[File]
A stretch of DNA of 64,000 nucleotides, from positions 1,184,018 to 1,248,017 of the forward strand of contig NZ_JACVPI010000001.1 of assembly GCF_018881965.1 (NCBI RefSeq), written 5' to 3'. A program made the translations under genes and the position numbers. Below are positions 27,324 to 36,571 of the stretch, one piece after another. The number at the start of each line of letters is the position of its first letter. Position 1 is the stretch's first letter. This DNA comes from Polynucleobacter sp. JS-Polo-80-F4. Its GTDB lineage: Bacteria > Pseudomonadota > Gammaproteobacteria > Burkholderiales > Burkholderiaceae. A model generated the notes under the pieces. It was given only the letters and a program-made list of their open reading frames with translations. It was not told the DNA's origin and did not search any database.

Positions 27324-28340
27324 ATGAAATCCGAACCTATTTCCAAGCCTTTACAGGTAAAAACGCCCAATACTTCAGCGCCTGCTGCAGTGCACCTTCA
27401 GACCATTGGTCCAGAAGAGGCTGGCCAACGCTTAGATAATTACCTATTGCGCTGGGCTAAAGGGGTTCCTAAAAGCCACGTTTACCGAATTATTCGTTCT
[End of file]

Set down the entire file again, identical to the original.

A stretch of DNA of 64,000 nucleotides, from positions 1,184,018 to 1,248,017 of the forward strand of contig NZ_JACVPI010000001.1 of assembly GCF_018881965.1 (NCBI RefSeq), written 5' to 3'. A program made the translations under genes and the position numbers. Below are positions 27,324 to 36,571 of the stretch, one piece after another. The number at the start of each line of letters is the position of its first letter. Position 1 is the stretch's first letter. This DNA comes from Polynucleobacter sp. JS-Polo-80-F4. Its GTDB lineage: Bacteria > Pseudomonadota > Gammaproteobacteria > Burkholderiales > Burkholderiaceae. A model generated the notes under the pieces. It was given only the letters and a program-made list of their open reading frames with translations. It was not told the DNA's origin and did not search any database.

Positions 27324-28340
27324 ATGAAATCCGAACCTATTTCCAAGCCTTTACAGGTAAAAACGCCCAATACTTCAGCGCCTGCTGCAGTGCACCTTCA
27401 GACCATTGGTCCAGAAGAGGCTGGCCAACGCTTAGATAATTACCTATTGCGCTGGGCTAAAGGGGTTCCTAAAAGCCACGTTTACCGAATTATTCGTTCT